Ether is a gas. It is already halfway to fart joke.

When the air is full of energy and/or when consciousness reveals the spirit of air, I call it ether. Long before I ever heard the word “astral” I referred to that idea as the ether too (only in recent years have I found out several other names for it).  As I wrote in the entry just prior, it can be surmised that I’ve experimented in and with the ether from a very early age.

Some things I’ve experimented with may be silly or may be things I should have done sooner. One type of experiment I did last year was to blend myself into the elements while in journey. It sounds simple but for me it took a great deal of letting go as well as control and focus. I had to let go of typical visualization and allow my body to dissolve into air and later water.

The feelings were intense and a little scary. Parts of my mind were so far from other parts and each part was experiencing something different. It took a great deal of focus to call my parts back together. After air and water each time I “reconstituted” I arose out of trance state gasping and feeling the desperate need to ground.

Blending with earth was less frightening as my parts did not seem to move as quickly, it felt comfortable and thick but it left me with a huge migraine. And finally, blending with fire, something even my guide thought was stupid, was pure pain. The white hot type of pain. My parts condensed and I felt myself disappearing. I tried to access memory but realized too late that I’d let go of that type of access. Only a very basic emotional reaction was at my disposal.  I was not able to reconstruct myself, but found myself whole a bit away from my own ashes sometime later (I think I passed out actually).  I was a sweaty wreck coming out of trance and afraid of fire for a couple of days after.

When I went back to the spot in the ether where I stupidly immolated myself, there were still ashes. I covered them with sand, gave my respects to that which destroys. Later, after a personal tragedy, I cried at that spot and dug in the sand. It was the kind of digging a person does not for any purpose but grief. A wailing dig. I found a metal box there and in it were some pretty amazing golden items.

I learned something about tempering that I had not realized and I finally found the good in seeming destruction.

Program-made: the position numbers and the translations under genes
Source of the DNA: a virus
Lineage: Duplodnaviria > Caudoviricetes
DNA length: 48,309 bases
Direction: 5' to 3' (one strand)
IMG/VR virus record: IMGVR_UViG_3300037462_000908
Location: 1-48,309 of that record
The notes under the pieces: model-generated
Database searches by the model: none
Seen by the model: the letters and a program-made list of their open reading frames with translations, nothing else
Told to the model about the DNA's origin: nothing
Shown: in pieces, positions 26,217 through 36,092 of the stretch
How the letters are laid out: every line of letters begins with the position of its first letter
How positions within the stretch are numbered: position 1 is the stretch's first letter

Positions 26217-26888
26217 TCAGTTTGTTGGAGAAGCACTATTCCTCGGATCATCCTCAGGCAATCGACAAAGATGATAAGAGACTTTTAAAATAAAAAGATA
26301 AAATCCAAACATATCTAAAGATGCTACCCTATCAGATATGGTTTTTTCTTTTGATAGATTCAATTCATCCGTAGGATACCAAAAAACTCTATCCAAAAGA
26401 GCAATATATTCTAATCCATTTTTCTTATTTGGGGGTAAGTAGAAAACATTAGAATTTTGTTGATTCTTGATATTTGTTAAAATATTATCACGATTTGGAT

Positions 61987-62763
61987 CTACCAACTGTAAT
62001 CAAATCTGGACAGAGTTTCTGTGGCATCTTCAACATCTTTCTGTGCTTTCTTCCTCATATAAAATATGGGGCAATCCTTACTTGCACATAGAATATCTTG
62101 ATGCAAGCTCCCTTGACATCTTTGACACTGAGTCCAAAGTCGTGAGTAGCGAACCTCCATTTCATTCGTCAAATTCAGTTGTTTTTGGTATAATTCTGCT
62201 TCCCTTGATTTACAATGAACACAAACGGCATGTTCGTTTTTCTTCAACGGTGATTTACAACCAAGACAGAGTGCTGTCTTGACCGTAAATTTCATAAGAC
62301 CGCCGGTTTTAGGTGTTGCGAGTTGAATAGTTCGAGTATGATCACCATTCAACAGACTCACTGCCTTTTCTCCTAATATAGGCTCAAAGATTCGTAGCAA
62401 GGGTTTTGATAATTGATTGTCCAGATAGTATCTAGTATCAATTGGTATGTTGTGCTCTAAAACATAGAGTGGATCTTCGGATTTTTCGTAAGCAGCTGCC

If these are things we send ourselves or if they are sent by others, I do not care to know most days. I think that could be too safe and confining a knowledge.


Seedlings reaching up to the false god of my dining room light.

And now for something completely different, I am growing some plants from seeds this year. Catnip, beans, basil, and of course dill and pickles (if these make it to pickling I will squeal joyously). I haven’t tried this since I was forced to in grade school. Planting outside, sure, but not this table top cold winter deal. Honestly, two weeks ago when I started, it went so quickly that I was sure it woud fail. The greens have proved me wrong.

They’re in danger risking growing where they are. Curtain pooping cats and forgetful waterer exist here. But they took the spark of my idea and it seems they’ve kind of given a “what the heck, why not?” nod to the endeavor.

This experiment has only tangential relationships to the other two, but their connection is forming and I can almost word it. There is something of fire here too and of air and water and earth. Of control and risk. Of letting go and growing.  Of resourcefulness and of survival.

Other newer experiments involve a Chromebook, an old dresser and some spray paint, a quilt and some napkins, and some sheets. They are waiting in the wings for spring break. (Except the Chromebook which will be poked and prodded daily by myself and everyone who could find use in it.)

I will be tardy for the Pagan Blog Project entries it seems. I am not sure it matters. That is an experiment too. We’ll see how it goes.

Dream Season

There is a page on this blog that I use during my dream journaling season. I should be starting that again soon, and with one D left to go in this round of Pagan Blog Project entries, it seems an opportune time to write about it.

I have had various sleep issues most of my life and they were the impetus to my dream recording. Before I was in double digits, I was able to recognize patterns in dream due to recording and become lucid. I used dream lucidity to cure myself of terrors and even began to be able to recognize the onset of nightmares and that helped me be less afraid and more adventurous.

I stayed with the practice because it had become very useful to me. Much of my early dreams were drawn. I won contests with pictures of fanciful things from my dreams. Candy, make-up for my mother in a mother’s day contest, and silver dollars kept me trying to recall the things I had seen in dreamscape.


However, extrinsic rewards were not the only things that kept me recording the doings of my inner worlds. Healing, learning, growing and understanding and more, being understood, have all been draws. Still there is a pull as well. Something over which I am not certain I have control, at least not the way control is commonly understood.

It has been natural for me to fall off the journaling habit that helped me reach lucidity and adventure and “just get some rest.” This was something I said, but also something my sister with whom I shared a room advised, frequently. She was very young when she first offered this wisdom, and sometimes, when she’d seen a scary movie, she would ask that I not go anywhere while sleeping. So as a matter of love and practicality, I realized that taking breaks was a useful thing. Later, I read about the possible need to unlearn that may happen in REM sleep too, and that has been another reason I take long breaks. (I regard it as akin to defragging.)